International support is growing for the repatriation of stolen Australian artefacts being kept in European museums.
My dream is to walk into our own museum where when you look at something you get the full story told by a museum guide.Rodney "Murrum" Kelly
In 2017, during his third trip to Europe, Bermagui's Rodney "Murrum" Kelly began repatriation efforts with the Swedish Ethnographic Museum in Stockholm after becoming the first member of the Gweagal clan in almost 250 years to touch a spear being kept in a storage room.
The Uralic speaking Saami people, who inhabit parts of Norway, Sweden, northern Finland, and Russia's Murmansk Oblast on the Kola Peninsula, have thrown their support behind the return of the artefact.
"The return of indigenous items and remains are demands that have been raised by indigenous peoples worldwide in pace with an increased political awareness and demands for self-determination," head of the Saami Council's cultural unit Christina Haetta said in the letter to Swedish National Museums of World Culture director general Ann Follin.
"It is a growing issue with connections to international and international law that the Varldskulturs museerna etnografiska (ethnographic museum) should respect."
Ms Haetta said the Saami people are also also attempting to have items returned.
"We as indigenous peoples have the right to our past and to our ancestors. But it is also about reconciliation," Ms Haetta said.
"No one can undo what has been done, but everyone can do their part in making sure not to reproduce or prolong past wrongdoings.
"Nation states should acknowledge their responsibility in historical injustices and return what was stolen."
Early last century Swedish ethnographer Eric Mjoberg desecrated numerous sacred burial grounds during two trips to Australia, smuggling body parts back to Europe.
"The raiding of the grave occurred despite protests from the indigenous people, the Aborigines, and in violation of Australian laws," the Swedish museum's website states.
During his second trip in 1911 Mjoberg visited Queensland, New South Wales and Victoria, smuggling remains from each state, which included a Djiringanj skull stolen from Cuttagee near Bermagui.
In 2004, Wallaga Lake Elder Uncle Warren Foster visited Stockholm with Kimberley Elder Uncle Peter Francis to return body parts and skulls taken by Mjoberg, who has been dubbed the "skeleton collector" by the museum.
"It felt amazing knowing we were a part of the repatriation of all the old people, and feeling proud we brought them back home," Mr Foster said this week.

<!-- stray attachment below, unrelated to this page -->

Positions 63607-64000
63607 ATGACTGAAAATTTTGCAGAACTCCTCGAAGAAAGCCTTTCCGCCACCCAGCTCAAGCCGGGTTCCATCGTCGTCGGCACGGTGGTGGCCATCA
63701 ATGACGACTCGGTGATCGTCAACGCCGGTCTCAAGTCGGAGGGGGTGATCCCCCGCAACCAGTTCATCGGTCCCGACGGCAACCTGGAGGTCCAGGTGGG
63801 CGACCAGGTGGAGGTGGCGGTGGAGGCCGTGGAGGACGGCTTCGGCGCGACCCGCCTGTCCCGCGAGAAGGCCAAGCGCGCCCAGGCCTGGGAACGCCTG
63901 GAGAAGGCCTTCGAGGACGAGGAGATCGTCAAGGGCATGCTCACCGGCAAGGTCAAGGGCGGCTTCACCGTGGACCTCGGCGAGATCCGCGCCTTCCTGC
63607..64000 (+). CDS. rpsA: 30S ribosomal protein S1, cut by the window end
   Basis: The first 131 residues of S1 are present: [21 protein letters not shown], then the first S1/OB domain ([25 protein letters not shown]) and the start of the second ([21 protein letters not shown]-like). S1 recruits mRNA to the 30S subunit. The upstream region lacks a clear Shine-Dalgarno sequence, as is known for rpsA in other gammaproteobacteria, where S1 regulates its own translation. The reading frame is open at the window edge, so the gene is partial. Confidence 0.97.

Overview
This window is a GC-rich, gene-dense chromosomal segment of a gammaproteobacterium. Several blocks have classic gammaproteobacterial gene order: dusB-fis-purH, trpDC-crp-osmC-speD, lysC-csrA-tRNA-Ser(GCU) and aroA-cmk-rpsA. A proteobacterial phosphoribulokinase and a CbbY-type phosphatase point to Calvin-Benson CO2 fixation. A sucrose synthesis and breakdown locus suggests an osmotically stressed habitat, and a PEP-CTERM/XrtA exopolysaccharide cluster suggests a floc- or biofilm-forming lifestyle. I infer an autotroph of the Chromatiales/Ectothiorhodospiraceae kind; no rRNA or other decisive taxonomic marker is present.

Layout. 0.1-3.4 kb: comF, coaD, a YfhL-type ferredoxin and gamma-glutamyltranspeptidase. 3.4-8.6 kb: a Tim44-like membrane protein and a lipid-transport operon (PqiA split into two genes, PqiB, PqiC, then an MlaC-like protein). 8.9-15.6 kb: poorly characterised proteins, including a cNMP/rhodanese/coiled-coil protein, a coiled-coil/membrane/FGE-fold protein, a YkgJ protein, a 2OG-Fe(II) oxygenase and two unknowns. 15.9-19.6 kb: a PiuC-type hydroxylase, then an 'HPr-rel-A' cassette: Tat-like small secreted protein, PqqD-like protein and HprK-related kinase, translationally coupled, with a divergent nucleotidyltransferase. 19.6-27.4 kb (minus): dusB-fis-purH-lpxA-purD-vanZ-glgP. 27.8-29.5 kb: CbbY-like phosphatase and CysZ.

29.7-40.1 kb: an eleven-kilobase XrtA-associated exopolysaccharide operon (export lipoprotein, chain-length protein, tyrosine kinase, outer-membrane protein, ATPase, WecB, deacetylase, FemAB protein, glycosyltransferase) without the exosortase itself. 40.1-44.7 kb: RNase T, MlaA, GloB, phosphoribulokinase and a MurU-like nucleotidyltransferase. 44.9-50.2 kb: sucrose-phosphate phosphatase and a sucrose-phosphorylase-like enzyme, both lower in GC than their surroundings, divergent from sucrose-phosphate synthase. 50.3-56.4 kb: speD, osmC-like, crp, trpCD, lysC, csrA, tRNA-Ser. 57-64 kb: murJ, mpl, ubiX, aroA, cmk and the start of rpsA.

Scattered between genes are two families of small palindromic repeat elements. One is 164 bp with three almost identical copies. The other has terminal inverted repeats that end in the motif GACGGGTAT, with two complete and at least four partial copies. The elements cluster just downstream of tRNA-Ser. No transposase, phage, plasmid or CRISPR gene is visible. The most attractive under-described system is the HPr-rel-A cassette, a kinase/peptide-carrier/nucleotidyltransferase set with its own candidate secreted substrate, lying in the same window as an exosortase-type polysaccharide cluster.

"My views are all the artefacts and stuff that were stolen from Country need to be returned back."
Mr Kelly said he has had some interest from the Australian Institute of Aboriginal and Torres Strait Islander Studies in storing the spear once it is returned, and before it is handed to traditional owners for display.
The institute said it will work alongside the Swedish museum, and "provide data logs for the temperature and relative humidity of the storage vault to be used to house the spear".
The said the spear would be "boxed in archival corrugated cardboard and placed horizontally on a static shelf in a temperature and humidity controlled vault".
"My dream is to walk into our own museum where when you look at something you get the full story told by a museum guide," Mr Kelly said.
"It will be a place where so much can happen, like holding all the thousands of artefacts and human remains from overseas before they are returned to country, and become a place where we can train all our own historians and anthropologist."
Mr Kelly will return to the United Kingdom later this month where he has been promised he will have an opportunity to hold a Gweagal shield being housed in the British Museum.
Through his mother's family, Mr Kelly is a direct descendant of a Gweagal warrior known as Cooman, who was shot in the leg by Cook's marines as they approached the shore.
During his next visit he will also be allowed inside the museum's East London storage facility to view other Australian artefacts in their collection, give a number of lectures at venues in the city, including the Queen Mary University of London.
Hosted by the the Colonial Spaces, Colonial Power research network, the workshop titled Captain Cook, Colonial Theft and British Museums: Returning the Gweagal Shield and Spears will also feature the university's honorary senior research fellow Rosalind Carr, and University of London school of law faculty member Sarah Keenan.
In 2016, the museum stalled on discussions to repatriate the shield and numerous fishing spears taken by Captain Cook's crew from the shores of what is now called Botany Bay in 1770.
In the same year, West Hobart's Sheila Allen, a descendant of Sir Joseph Banks' servant James Roberts, who was just 16 years old at the time of his arrival in Australia spoke out in support of the repatriation of artefacts.
Last year he said recent research into the history of the shield, which has been inside the museum for 250 years, aims to undermine his battle for its return.
Mr Kelly labelled research questioning the British Museum's own narrative the shield "propaganda put there to cast doubt on the provenance of the shield, and to silence the campaign for repatriation".
He has also been lobbying the University of Cambridge Museum of Archaeology and Anthropology which also holds a number of artefacts in its possession, owned by Trinity College.
During his last visit to the UK late last year Mr Kelly took part in an unofficial "Stolen Goods Tour" of the British Museum which called for the repatriation of artefacts from Iraq, Easter Island and Australia.